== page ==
Ohio’s Great 8: James A. Garfield

James Garfield was the 4th person from Ohio to become President, 20th overall. Born November 19th, 1831, outside of what is now Moreland Hills, Ohio. Although the original cabin has been lost to time, it has been recreated by the city.

Garfield worked through school and college. At school he met and fell in love with fellow student Lucretia Rudolph. He later married her. In college he was hired to teach students in Pownal, Vermont, a position held by Chester A. Arthur. After college Garfield returned to Ohio and taught at his former school.

James A. Garfield began his career in politics in the Ohio State Senate, a position he held until 1861. That year he was given a commission in the 42nd Ohio Infantry. The unit was only on paper and Garfield had to quickly fill it. He fought a few battles during the next few months, but was never seriously hurt. Garfield  advanced to the rank of brigadier general, however the republican party eventually came calling. In the general election of 1862 he won the seat of Representative to the 19th district. He stayed with the army until the Congress finally meet again in December 1863.

James A. Garfield’s time in congress was a busy and eventful one. He saw the country at war, rebuilding from war, and the turmoil that followed. Once such problem that Garfield encountered was The Crédit Mobilier of America scandal. The scandal revolved around the company building the Union Pacific section of the Transcontinental Railroad (Crédit Mobilier of America) and the railroad itself. Credit Mobilier was secretly owned by the railroad officers and some congressmen, which then used congressional money to pay Credit Mobilier for work the railroad had requested.  In the end Garfield was never found guilty of any wrong doing and still went on to further political fame.

During his time in Congress he bought a place in Mentor, Ohio. It was from here he was to launch his presidential campaign. The house now stands as a National Historic Site run by the National Parks Service.  The campaign he ran was the first of the Ohio style of front porch campaign. While Garfield sent his men to campaign across the country for him, which was standard at the time, he sat on his front porch and received visitors. This style of campaign worked well for him. He beat his opponent in the closest popular vote to date, but in the Electoral college he was the hands down winner.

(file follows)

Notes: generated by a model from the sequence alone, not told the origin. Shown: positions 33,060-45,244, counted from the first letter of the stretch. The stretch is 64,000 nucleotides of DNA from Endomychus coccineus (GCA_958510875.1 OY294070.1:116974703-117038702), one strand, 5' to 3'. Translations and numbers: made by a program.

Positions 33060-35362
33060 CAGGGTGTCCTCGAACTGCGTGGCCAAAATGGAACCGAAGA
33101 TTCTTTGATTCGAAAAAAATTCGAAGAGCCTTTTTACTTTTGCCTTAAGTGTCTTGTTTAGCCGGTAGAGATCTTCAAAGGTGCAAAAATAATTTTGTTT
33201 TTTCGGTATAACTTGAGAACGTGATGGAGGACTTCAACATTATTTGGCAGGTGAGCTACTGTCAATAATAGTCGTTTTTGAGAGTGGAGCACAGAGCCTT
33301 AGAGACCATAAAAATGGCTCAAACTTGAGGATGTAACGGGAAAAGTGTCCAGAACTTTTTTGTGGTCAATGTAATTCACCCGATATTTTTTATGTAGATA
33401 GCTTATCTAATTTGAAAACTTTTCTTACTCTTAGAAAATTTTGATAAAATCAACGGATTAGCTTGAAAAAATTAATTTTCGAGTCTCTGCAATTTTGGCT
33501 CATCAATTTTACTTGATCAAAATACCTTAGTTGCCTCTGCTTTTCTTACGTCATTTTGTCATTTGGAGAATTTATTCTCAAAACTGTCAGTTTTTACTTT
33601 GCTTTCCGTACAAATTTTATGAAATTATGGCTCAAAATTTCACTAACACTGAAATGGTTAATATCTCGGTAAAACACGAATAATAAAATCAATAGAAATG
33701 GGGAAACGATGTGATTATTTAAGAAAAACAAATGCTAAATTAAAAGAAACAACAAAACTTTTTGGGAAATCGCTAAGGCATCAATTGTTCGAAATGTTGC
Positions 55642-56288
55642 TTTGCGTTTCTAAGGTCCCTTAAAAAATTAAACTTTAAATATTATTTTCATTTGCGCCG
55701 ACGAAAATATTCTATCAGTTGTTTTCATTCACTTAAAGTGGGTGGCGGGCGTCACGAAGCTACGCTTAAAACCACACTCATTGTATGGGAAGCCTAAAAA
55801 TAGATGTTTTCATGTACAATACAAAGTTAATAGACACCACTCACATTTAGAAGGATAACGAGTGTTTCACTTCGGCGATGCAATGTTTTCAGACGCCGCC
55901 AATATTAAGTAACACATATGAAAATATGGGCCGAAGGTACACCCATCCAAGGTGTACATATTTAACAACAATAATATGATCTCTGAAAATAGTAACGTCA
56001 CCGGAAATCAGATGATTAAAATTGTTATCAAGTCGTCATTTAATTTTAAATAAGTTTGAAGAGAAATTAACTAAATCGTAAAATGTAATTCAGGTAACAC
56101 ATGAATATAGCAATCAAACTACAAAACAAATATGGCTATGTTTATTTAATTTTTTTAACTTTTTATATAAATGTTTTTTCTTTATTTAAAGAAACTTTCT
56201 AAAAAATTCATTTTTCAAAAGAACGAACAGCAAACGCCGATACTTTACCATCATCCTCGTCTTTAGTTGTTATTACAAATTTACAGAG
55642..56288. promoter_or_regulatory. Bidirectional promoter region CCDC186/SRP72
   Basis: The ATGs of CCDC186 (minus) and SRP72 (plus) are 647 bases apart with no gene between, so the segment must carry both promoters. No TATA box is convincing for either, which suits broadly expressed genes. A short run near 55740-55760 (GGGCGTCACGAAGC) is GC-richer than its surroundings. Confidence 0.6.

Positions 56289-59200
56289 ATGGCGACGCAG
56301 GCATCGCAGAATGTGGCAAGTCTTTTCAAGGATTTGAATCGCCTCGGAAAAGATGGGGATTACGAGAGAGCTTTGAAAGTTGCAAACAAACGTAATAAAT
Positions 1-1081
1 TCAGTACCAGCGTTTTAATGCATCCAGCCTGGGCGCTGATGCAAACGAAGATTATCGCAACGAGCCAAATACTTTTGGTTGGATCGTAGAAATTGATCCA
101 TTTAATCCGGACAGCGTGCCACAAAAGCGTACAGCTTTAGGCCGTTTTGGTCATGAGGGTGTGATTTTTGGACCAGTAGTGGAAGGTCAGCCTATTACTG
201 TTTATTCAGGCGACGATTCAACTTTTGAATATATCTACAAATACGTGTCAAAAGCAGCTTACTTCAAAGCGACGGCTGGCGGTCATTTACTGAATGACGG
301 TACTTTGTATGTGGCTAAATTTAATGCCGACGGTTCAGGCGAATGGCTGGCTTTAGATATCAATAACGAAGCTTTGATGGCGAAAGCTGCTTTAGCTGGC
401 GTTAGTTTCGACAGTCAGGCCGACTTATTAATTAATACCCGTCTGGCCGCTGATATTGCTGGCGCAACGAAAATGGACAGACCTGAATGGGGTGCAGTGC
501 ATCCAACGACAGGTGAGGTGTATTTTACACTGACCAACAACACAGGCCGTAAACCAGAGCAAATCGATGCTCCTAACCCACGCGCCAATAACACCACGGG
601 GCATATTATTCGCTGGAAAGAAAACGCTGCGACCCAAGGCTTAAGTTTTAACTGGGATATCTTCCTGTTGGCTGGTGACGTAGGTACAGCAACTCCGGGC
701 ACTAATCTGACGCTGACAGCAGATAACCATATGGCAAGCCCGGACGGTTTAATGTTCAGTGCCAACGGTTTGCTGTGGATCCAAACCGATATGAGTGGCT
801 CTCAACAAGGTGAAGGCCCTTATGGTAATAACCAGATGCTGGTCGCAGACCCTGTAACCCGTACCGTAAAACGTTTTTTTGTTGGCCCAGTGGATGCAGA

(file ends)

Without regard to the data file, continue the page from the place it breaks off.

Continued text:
The major issue of Garfield’s presidency was Civil Service Reform. He, as had other presidents before him, felt that too many people were getting government jobs because of the spoils system. This reform would shortly come back to Garfield in a tragic way.

On the morning of July 2 1881, only four months into his term, James A. Garfield was shot by Charles Guiteau while waiting to board a train to Massachusetts for summer vacation. Guiteau was angry that he had been turned down for a civil service job. Garfield survived for 80 days after the event. During this time many doctors Garfield 2015rorpoked and prodded him with dirty, unsanitized fingers and instruments. This, more than the bullet itself, led to the death of the president on September 6th, 1881. On September 26th Garfield’s body was laid to rest in Lakeview Cemetery in Cleveland. A few years later he was interred in one of the greatest presidential tombs yet. Over 180 feet tall and with a 40 mile view of lake Erie.

The presidency of James A. Garfield may have been short but his political career before hand has left him a great legacy. With memorials all over the nation and in front of Capitol Hill, he will forever in both Washington and his home state.

 

Point of Fact: The cat was not named after the President. It was named after the comic creator’s grandfather, James A Garfield Davis. He was however named after the 20th President.

Photo credit: wikipedia.org

Advertisements

2 comments

Leave a Reply

Fill in your details below or click an icon to log in:

WordPress.com Logo

You are commenting using your WordPress.com account. Log Out / Change )

Twitter picture

You are commenting using your Twitter account. Log Out / Change )

Facebook photo

You are commenting using your Facebook account. Log Out / Change )

Google+ photo

You are commenting using your Google+ account. Log Out / Change )

Connecting to %s